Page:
I got to experience this a few years back in Montreal. The government was passing a law that would allow people wearing face coverings when voting, so as to be more accommodating to the Muslim community. Naturally, this caused a massive backlash against Muslims. People were yelling and insulting Muslims for daring to make such outrageous demands and undermine Democracy. What did the Muslim community leaders say? They were surprised at this law. They never asked for it. They had no problem at all showing their faces as part of the identification process of voting. It is one of the allowed exceptions in their religious belief. The entire thing was orchestrated by people who had nothing to do with Muslims, but had every desire to turn public opinion against them because of their own ignorance.

    Every Christmas I see Christians spreading the propaganda of the “War on Christmas”, and they get lots of support from all denominations (and non-denominations), but what is it that I have never seen? People going around saying to take Christmas out the season (I bet there are a few individual trolls, but there’s certainly no movement involving a group of people working towards that goal). Crocodile tears to get sympathy and keep Christianity in the headlines and topic of discussion during this holiday season.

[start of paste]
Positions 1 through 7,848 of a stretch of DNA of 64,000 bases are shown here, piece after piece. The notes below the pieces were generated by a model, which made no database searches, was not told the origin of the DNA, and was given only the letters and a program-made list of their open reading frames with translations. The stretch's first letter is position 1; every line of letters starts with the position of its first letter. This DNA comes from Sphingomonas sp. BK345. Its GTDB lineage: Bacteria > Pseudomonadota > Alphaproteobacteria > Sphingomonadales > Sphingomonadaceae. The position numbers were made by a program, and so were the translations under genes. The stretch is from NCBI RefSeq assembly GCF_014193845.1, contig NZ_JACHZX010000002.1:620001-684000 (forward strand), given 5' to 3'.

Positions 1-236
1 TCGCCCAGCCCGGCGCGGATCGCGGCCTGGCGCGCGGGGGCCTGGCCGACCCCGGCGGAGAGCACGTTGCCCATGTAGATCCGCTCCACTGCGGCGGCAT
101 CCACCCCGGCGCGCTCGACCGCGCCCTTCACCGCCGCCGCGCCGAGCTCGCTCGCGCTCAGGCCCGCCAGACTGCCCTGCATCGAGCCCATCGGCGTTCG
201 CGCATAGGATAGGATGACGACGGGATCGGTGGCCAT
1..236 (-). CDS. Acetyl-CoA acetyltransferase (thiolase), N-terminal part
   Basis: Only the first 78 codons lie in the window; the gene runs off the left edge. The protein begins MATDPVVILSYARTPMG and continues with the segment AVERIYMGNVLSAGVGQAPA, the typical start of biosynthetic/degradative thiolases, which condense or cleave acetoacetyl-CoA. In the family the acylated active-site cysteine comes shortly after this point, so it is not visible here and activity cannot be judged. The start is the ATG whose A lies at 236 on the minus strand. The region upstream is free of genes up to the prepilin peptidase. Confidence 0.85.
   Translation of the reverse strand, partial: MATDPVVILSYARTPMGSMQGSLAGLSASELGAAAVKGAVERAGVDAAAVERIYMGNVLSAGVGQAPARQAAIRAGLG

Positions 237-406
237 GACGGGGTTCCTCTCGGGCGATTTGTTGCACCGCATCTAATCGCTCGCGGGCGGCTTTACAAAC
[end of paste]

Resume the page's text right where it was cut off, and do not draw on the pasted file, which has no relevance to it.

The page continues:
I really wish the war would stop so we could go back to wishing each other our best wishes in whatever religion we practice (or don’t practice). The only people who get offended over wishes of good will are people who would get offended if you said “good morning”. They can be ignored.

  12. Some years ago I read a Science Fiction story in which (as a minor part of the plot) a planet had only two rules:

    First, do not offend others.

    Second, do not be easily offended.

    (Rinse and repeat.)

  13. I think it was last year. My governor posted “Happy Festivus” on his FaceBook page. Many people complained. One of the common complaints was “That is a made up holiday”. I received several “Likes” for pointing out…all holidays are made up.

    +1 -rc

  14. I always use “Happy Holidays” as shorthand for “Merry Christmas and a Happy New Year” and 26th is also national holiday in Slovenia though not celebrated much, most people just see it as an extra free day after Christmas. If I know other person is practicing Christian I might say “Merry Christmas”.